I was introduced to the tale of Sita when I was hardly eight years old, thanks to my mother. She serialised the entire Ramayan for me, vividly describing the epic to the best of her knowledge. Since then, I have been intrigued by it and have come across multiple narratives of the epic over the years. While Ramanand Sagar’s tv serial is what caught the imagination of the nation, I was most fascinated by Vijay Bhatt’s Ram Rajya, where he reprised the concept of a welfare state by retelling the Uttara Kanda. I spoke to Devdutt Pattanaik, eminent writer on mythology and he came up with several interesting viewpoints on the epic and its characters. This appeared in The Times of India.
You have mentioned that the Ramayana cannot be seen in isolation in the Hindu context. Can you please elaborate on that?
I think of every Hindu text as a piece of a jigsaw puzzle. Each one makes sense in relation to another. Thus, the Ramayana cannot be seen in isolation. It must be located as part of the wider Vaishnava tradition, which in turn is part of the Vedic tradition. To appreciate it, we have to see its relationship with Shaiva and Shakta traditions too.
Ram appears as the upholder of dharma in various texts over the ages. What makes the character so adaptable?
As a character, there is nobility and regal grace attributed to Ram right from the earliest Sanskrit kavyas. He is a king with integrity. In Buddhist Dashratha Jataka, he keeps his word to his father and stays in the forest even when he can come home earlier. In the Jain Paumacharya, he is the non-violent Baladeva. In the Hindu texts, he is the avatar of Vishnu. These stories began emerging when the Mauryan Empire had collapsed and the Gupta Empire was yet to rise. These were times when poets were projecting the ideal king.
Do you believe in the idea that the Uttara Kanda is a later day appendix to the main epic, as suggested by many scholars?
The incidents in the Uttara Kanda were necessary to build Ram’s character. If we see Ram as an ideal man (purushottama) then yes, these stories do not fit. But if we see Ram as ‘he who ideally upholds rules’ (maryada purushottama), then these stories fit perfectly. As a king, he upholds rules (kings are not allowed to make rules) and in upholding unjust rules he demonstrates the dark side of rules and the burden of kingship that he bears stoically. This is complemented by Krishna who bends and breaks rules, but is never a king. Unlike the Western narratives, sages of India were wary of rules. As we see in our society today, we have many laws and penal codes that are unfair and unjust but that the courts have no choice but to uphold.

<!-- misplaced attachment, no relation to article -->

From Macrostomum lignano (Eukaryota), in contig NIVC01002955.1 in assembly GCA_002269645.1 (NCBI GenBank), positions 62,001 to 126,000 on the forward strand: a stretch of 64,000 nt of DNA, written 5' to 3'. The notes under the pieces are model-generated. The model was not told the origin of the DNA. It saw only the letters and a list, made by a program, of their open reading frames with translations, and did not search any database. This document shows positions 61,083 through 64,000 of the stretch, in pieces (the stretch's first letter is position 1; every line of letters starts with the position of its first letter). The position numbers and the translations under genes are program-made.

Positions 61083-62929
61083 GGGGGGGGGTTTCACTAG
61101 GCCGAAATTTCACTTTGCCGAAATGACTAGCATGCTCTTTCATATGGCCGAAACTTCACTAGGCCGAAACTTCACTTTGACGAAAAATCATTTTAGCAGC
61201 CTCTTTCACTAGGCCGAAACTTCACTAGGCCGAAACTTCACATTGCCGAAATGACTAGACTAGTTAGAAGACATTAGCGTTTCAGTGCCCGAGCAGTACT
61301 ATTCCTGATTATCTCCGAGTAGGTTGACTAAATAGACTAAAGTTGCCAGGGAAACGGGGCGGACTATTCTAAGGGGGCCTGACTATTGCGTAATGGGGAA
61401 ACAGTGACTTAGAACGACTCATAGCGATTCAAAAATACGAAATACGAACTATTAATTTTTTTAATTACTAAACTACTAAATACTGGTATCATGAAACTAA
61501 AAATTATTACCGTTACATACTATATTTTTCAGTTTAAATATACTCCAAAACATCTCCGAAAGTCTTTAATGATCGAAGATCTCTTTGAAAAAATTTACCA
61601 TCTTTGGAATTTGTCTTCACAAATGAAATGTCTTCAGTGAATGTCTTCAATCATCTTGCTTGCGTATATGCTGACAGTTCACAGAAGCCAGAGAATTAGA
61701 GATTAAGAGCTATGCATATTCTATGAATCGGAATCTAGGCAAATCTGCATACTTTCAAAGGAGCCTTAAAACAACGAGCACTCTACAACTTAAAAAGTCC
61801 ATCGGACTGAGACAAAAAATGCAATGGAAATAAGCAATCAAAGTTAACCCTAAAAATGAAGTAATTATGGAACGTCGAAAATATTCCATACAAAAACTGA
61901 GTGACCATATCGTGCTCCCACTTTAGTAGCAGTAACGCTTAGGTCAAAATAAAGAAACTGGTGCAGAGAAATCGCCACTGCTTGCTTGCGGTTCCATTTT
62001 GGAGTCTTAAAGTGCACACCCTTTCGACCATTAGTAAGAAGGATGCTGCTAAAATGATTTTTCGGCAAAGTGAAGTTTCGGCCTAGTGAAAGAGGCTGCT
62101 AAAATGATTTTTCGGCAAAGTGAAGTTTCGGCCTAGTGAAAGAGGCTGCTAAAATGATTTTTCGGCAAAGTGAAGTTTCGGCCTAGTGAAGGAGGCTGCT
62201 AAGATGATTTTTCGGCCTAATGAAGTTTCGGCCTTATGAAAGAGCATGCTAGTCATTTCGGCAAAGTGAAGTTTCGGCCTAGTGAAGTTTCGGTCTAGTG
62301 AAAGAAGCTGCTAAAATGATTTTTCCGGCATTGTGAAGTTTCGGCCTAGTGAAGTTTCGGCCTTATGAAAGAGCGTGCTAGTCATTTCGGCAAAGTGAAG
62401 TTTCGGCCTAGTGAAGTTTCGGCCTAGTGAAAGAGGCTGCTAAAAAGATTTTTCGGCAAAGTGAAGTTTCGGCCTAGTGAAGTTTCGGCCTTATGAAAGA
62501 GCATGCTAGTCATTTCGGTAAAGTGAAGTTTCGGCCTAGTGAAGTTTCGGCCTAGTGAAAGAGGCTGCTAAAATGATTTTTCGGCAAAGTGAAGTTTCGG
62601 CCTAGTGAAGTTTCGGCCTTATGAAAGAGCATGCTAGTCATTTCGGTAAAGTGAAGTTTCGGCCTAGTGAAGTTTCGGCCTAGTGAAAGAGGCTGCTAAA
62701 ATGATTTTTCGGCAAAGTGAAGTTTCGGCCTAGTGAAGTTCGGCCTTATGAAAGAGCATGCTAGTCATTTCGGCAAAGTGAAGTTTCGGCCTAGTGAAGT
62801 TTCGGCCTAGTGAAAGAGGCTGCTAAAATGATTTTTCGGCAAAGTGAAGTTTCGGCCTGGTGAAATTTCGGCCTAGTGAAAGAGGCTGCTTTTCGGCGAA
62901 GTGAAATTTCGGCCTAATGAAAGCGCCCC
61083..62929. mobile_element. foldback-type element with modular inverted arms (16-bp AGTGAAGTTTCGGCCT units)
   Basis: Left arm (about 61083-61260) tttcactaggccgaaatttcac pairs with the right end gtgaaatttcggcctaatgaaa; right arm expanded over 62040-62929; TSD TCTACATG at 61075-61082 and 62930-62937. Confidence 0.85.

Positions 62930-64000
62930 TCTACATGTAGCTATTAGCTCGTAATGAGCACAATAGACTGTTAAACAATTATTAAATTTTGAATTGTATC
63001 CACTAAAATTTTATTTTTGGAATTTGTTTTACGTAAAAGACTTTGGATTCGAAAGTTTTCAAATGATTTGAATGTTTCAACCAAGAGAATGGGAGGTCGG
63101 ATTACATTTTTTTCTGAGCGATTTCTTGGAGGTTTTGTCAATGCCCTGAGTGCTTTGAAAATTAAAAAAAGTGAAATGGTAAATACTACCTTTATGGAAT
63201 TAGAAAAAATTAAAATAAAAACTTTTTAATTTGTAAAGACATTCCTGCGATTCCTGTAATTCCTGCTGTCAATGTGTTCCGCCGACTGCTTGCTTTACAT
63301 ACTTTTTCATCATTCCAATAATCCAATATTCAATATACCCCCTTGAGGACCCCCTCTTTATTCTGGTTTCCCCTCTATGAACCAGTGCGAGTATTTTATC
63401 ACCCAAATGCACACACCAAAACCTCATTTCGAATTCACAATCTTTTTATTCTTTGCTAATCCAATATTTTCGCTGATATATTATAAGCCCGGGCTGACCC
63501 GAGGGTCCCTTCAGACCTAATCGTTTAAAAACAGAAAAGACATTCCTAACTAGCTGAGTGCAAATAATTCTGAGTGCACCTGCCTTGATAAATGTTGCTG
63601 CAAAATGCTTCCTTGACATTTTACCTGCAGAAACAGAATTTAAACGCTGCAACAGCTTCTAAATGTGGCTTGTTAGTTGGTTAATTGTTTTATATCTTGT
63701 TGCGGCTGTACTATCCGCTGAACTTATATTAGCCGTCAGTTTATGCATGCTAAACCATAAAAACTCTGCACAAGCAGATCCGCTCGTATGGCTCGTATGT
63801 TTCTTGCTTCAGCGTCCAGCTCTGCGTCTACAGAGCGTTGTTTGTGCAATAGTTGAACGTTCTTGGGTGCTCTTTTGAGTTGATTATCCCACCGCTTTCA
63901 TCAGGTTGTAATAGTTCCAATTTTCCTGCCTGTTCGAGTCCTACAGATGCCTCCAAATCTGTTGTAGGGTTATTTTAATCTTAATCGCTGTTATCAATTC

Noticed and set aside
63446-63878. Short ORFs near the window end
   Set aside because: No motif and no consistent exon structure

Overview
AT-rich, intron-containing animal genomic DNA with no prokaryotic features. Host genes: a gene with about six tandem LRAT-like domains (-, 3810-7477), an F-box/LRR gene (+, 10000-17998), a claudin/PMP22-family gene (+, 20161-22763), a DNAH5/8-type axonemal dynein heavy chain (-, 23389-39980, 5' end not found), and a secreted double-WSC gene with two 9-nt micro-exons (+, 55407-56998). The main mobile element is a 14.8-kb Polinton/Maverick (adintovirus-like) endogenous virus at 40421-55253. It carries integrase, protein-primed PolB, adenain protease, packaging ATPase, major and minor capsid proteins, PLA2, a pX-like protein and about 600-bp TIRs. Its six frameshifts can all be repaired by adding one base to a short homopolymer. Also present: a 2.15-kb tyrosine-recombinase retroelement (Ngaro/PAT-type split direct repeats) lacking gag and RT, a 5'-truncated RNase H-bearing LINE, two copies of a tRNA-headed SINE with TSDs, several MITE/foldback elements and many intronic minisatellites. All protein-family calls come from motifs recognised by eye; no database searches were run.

Why did Valmiki have to write another Ramayana, if there was a version of Shiva in existence? Why did he make himself a character in the epic?
This act of being both observer and participant of the epic is seen in Vyasa’s Mahabharata too. It projects a philosophical point – we are all participants and observers of our lives. In Hindu tradition, stories always have a divine source. By making Shiva the source of Ramayana, authors shed all proprietorship. With each retelling, new ideas emerge.
How is it that the version of Valmiki got prominence over the versions of Shiva and Hanuman?
Most Indians have never ever read Valmiki’s Sanskrit version. Except a few translations in the 21st century, it was restricted to Brahmins for the past 2,000 years. The average man heard local stories, in local languages. All of them were composed by local authors, like Kamban in Tamil, Buddhareddy in Telugu, Balaramadas in Odiya, and thousands of nameless authors in the form of village tales and songs, and these were attributed either to Shiva or to Hanuman or to Valmiki.